You’re seated alongside your ex-college-swimmer honey, the one with the perfect body, even if a wayward hair or two might sprout from those rosy, jutting nipples. The strains of “Hooch,” by the band Everything, blare, setting a scene of wistful desire. You’re wondering if she’s got the love, if she’s got the freshie-freshie … you know, the only sweetest thing in the world.
Are you aware that she’s about to tell you that she will:
A. Start seeing other people immediately, prompting you to assume that this has happened already?
B. Launch into a protracted explanation for the relationship-breaker — what she proclaims to be your homophobia, displayed in stark, “rather disturbing clarity,” when you told her over ice cream that you think “gay people are funny?”
C. Wish you the best in your future endeavors even though you’ll never again be respected by her liberal, suburban-guilt-ridden, former individual-medleying ass?
Of course not.
But of course that’s what she does.
And what, pray tell, does Heinz ketchup have to do with this?
Please, children, do pull up a chair.
It’s in your pocket. It’s a small glass bottle of the condiment you were proud to call “the world’s preeminence of sauce-making,” even in the presence of that French TV star with the ponytail at Fleur de Lys (OK, he probably didn’t hear you above the crashing metallic din of the line cooks, but still).
You’re seated at Fick’s Fish Fry, a charming clam shack next to a Radio Shack. It’s a seaside place 18 miles inland from the seaside. You stuffed the bottle in your cargo shorts right before leaving your apartment because you’ve been to Fick’s ad nauseam and were always disappointed. Not by the entrée fare, mind you — the ling cod is fresh and flaky, the shrimp are frozen but good enough, and the calamari never feels like rubber between your incisors. The wait staff knows to serve your fries extra-crispy.
The problem is the ketchup. It’s Hunt’s, a dreaded abomination of processed food. One tablespoon equals two fingers stuffed down a throat in a dorm room at 4 a.m. Countless times before, pre-ex-swimmer, you left for Fick’s and forgot to grab your Heinz bottle on the way out. You cursed yourself upon arrival each time.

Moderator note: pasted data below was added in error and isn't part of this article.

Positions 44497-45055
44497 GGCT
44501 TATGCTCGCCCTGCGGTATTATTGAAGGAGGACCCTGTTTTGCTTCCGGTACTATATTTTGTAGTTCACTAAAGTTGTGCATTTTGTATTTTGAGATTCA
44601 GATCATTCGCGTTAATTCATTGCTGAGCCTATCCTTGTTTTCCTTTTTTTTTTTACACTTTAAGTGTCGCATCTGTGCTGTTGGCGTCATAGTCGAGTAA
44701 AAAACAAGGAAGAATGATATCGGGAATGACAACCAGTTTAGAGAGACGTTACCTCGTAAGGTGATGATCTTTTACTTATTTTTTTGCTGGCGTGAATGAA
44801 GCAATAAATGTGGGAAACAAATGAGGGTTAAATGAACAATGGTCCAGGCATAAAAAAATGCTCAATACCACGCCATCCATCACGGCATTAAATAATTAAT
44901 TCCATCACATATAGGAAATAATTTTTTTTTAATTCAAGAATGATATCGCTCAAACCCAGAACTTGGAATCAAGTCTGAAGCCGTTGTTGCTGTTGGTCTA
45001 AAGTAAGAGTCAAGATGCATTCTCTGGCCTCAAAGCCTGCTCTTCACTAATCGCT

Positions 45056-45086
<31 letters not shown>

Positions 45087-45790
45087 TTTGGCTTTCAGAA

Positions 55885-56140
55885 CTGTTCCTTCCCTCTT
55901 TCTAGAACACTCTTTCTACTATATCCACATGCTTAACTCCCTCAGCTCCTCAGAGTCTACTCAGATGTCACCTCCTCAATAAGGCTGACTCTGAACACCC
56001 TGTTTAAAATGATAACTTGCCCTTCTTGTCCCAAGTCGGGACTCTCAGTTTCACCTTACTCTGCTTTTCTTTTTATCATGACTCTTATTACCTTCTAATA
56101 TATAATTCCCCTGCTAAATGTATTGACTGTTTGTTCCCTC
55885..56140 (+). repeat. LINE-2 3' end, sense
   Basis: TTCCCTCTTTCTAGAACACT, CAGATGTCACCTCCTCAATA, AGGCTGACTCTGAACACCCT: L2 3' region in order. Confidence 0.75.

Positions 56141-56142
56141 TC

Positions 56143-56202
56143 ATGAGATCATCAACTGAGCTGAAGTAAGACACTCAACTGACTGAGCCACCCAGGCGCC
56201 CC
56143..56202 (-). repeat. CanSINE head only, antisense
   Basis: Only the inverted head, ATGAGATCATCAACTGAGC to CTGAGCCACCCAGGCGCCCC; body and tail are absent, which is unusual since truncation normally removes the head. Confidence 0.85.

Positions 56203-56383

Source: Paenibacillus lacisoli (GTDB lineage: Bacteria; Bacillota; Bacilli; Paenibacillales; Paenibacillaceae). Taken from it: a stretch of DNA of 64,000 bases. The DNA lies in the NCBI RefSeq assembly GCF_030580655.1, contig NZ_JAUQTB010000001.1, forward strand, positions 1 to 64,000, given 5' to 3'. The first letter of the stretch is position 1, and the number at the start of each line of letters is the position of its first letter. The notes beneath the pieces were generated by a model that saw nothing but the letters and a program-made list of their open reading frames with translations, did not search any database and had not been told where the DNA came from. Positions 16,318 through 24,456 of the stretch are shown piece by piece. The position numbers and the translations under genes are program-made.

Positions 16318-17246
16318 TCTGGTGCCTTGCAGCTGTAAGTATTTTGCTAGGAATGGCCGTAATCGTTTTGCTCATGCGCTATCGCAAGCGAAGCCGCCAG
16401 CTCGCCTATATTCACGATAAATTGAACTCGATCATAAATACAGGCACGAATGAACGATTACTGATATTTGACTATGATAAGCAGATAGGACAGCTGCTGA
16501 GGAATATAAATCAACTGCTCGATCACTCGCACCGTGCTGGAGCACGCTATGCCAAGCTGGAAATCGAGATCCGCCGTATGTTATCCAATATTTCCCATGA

But not today.
Today, you brought the future missus along and remembered to pack your little red tubular buddy, too. You were proud of this and you told her. She received said pride with a look that whispered, “Wow, you’re weird, but I kind of like having sex with you once or twice a week when I’m able to drive the 48 miles up here or you have the time to take the bus and the BART train down to me, so I’ll act like what you consider to be brilliant preparation and I consider a sign that you’re mildly retarded is indeed as astute and resourceful as you claim.”
Maybe you’ve just answered one of your own questions.
Maybe the fact that she just dumped you, not two minutes after the server gal Rita stuck the “Captain’s Catch” two-person platter on top of the red-and-white paper tablecloth and you unsheathed the Heinz and held it aloft like you were the swashbuckler’s swashbuckler, had more to do with the fact that you don’t own an operational motor vehicle than any condimental eccentricities she might privately view as awkward.
Maybe the fact that she rents a flat in Russian Hill for over two grand a month and that it has hardwood floors, her grandmother’s Persian rug, oak shelves laden with color-coordinated hardbacks, a framed Shawn Colvin poster and an L.L. Bean-issued chocolate Lab named Sadie outweighs what you’ve dragged to the table of life — a studio on the seedy side of a cow town in a complex that surrounds a dirty pool, which prompted your now-ex to liken it to “where Daniel-San lived in The Karate Kid.”
Maybe it was just a matter of time before she moved on to a real relationship with a real guy with a real job, a real house and a real car.
Yeah, that’s probably it, you surmise, sliding the bottle back in your pocket, your chair back into place, and saying, “Well, good luck then,” before walking out of Fick’s forever, leaving your Summer Sanders to ponder a $33 bill, a steaming plate of breaded seafood, and the biggest mistake of her young life.
”Have fun with your new boyfriend. And your fucking Hunt’s.”
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